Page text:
Much as I love hands-on development, I can’t help but bring a manager’s perspective to Kanban. When I see situations suffering with the all-too-common “massive WIP” problem (usually coupled with slow delivery and shared bottlenecks), my attention turns very quickly from team level to the management support systems that are failing to bring high level control to the overall burden of work that teams are expected to deal with.
Hence a growing interest in the field of portfolio management. It’s not that large organisations don’t have the systems (I’ve had to provide data to enough of them!), it just seems that they’re so focussed on accounting for the past that they have little influence on future delivery.
Here are just some of the things that I believe a good portfolio management system should offer, and some pointers to how they might be turned into levers for improvement.
Point-in-time financial measures
1. “Inventory”: Money spent on work that has not yet been released. Accountants might call this “Work in progress” (WIP) instead, but to the Kanban community this refers to the number of items under development.
2. “Required” (my word, perhaps there’s a accepted term): Further money to be spent before work currently in progress will generate value to the business. Inventory + Required make up the total expected cost of building and releasing something.
These are point-in-time measures that can be trended over time and projected into the future.
Central to Lean and Kanban is the belief that managing down inventory (whether measured in items or in money terms) goes hand-in-hand with improving flow, and from improved flow we should expect to see growth in business capability and value.
But money spent stays spent. The only way to reduce inventory in the short term is to make releases, which means spending yet more money! The key to reducing inventory in the longer term is to plan (or replan) to release more incrementally, reflected in reductions in the “Required” measure. Implicitly or explicitly, to achieve this across the board requires changes in policy (e.g. limits, risk appetite) &/or practice (e.g. how work is structured).
Rate-based financial measures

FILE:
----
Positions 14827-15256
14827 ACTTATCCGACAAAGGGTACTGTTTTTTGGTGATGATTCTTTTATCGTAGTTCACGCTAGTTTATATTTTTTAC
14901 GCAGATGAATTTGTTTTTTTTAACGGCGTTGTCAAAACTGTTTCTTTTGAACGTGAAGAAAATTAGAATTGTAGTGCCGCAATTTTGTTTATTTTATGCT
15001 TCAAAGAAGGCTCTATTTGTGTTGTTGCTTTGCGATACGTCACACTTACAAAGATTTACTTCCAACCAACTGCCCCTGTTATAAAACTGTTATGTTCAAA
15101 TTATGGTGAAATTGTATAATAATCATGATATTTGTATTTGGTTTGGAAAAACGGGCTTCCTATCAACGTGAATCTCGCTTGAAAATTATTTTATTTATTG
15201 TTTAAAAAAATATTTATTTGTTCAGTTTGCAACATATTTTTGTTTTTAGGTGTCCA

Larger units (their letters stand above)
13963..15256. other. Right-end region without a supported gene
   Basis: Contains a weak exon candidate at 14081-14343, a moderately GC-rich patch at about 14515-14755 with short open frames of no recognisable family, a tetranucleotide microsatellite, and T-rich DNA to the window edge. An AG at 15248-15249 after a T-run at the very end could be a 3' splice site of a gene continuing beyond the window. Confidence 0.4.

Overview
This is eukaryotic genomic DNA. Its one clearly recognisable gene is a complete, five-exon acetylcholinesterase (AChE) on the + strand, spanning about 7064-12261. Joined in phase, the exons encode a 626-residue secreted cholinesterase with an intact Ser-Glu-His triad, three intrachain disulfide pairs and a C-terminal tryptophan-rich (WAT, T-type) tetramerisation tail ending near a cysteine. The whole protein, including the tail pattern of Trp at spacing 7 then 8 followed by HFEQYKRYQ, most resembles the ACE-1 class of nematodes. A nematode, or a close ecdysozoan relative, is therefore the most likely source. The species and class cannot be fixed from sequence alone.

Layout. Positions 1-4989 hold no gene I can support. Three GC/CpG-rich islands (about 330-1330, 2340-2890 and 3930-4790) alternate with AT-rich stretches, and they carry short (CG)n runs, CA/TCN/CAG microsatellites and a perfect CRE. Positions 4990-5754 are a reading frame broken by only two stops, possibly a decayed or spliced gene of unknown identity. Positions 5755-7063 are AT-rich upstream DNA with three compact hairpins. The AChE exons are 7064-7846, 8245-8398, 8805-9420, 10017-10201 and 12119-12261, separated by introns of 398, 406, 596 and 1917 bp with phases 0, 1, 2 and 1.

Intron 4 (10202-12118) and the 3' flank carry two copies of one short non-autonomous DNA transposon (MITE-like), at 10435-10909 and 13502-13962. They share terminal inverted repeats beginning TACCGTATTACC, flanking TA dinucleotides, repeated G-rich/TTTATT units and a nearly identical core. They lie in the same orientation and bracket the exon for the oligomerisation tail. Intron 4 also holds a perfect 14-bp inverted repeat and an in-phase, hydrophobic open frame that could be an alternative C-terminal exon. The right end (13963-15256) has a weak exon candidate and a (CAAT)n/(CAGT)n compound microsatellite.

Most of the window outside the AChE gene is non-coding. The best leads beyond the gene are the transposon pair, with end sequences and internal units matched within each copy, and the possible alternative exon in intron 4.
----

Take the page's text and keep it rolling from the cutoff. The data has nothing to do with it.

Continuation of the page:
3. “Burn Rate”: How much money spent per month on the project or portfolio in question.
4. “Throughput” (again, there may be a better word for it): Completed work released (out of inventory) per month.
Like the point-in-time measures, these can be trended over time and projected into the future.
A gap between current burn rates and projected burn rates could be a sign of trouble, though the direction of the gap is crucial. If to meet our commitments we must spend at a rate significantly greater than our current capability (i.e. because we can’t ramp up quickly enough), we have an overcommitment problem. If the gap is in the other direction, it means we’ve kept out options open, a good thing so long as the result isn’t needless starvation caused by a lack of preparation.
Assuming that all projects survive until completion, the long term averages of throughput and burn rate will be equal. High month-by-month variability of throughput could however be seen as an indication of the lack of flow. It could even be an impediment in itself if (say) a business function is to be impacted with a short-term rate of change that it is unable or unwilling to sustain.
5. Headcount: Self-explanatory, often tracked alongside financial measures. Ramping headcount up or down can be painful (and I say that from the heart!).
6. Work items: Features etc as managed in Kanban systems. Slightly problematic though – whilst it clearly makes sense to track features at project level, can we be sure at portfolio level that one project’s work items (let alone their states) are comparable with another’s? Although they don’t flow very fast, projects can of course be treated as work items too (and worth limiting in number as well as financially).
7. Lead times: How long projects take, based on actuals from completed projects, planned dates, or estimates based on budgets and burn rates. It hardly needs to be said that shorter is generally better.
8. Initiatives: The “why” behind the work; used as a reporting dimension it shows how effort aligns to strategy. Too many of these may indicate a lack of focus or alignment.
9. Organisation/sponsor/funding source/customer/market segment: Dimensions based on by whom and for whom work is done
10. Classes of service: see some of my previous articles. See that we’re investing sustainably and that our development systems are robust.
I’m considering attending the LESS 2011 conference in Stockholm in late October. What would absolutely make me go is the thought of exploring the boundaries between Kanban and surrounding systems (portfolio management and other existing support systems that might be turned to create “pull” for positive change) with like-minded people active collectively across these diverse areas (quoting the conference website):
- Lean and Agile Product Development
- Complexity and Systems Thinking
- Beyond Budgeting
- Transforming Organizations
But I can’t make this happen on my own. Who else would be up for it?
Or you may have a portfolio problem (perhaps a “massive WIP” problem) of your own. Get in touch!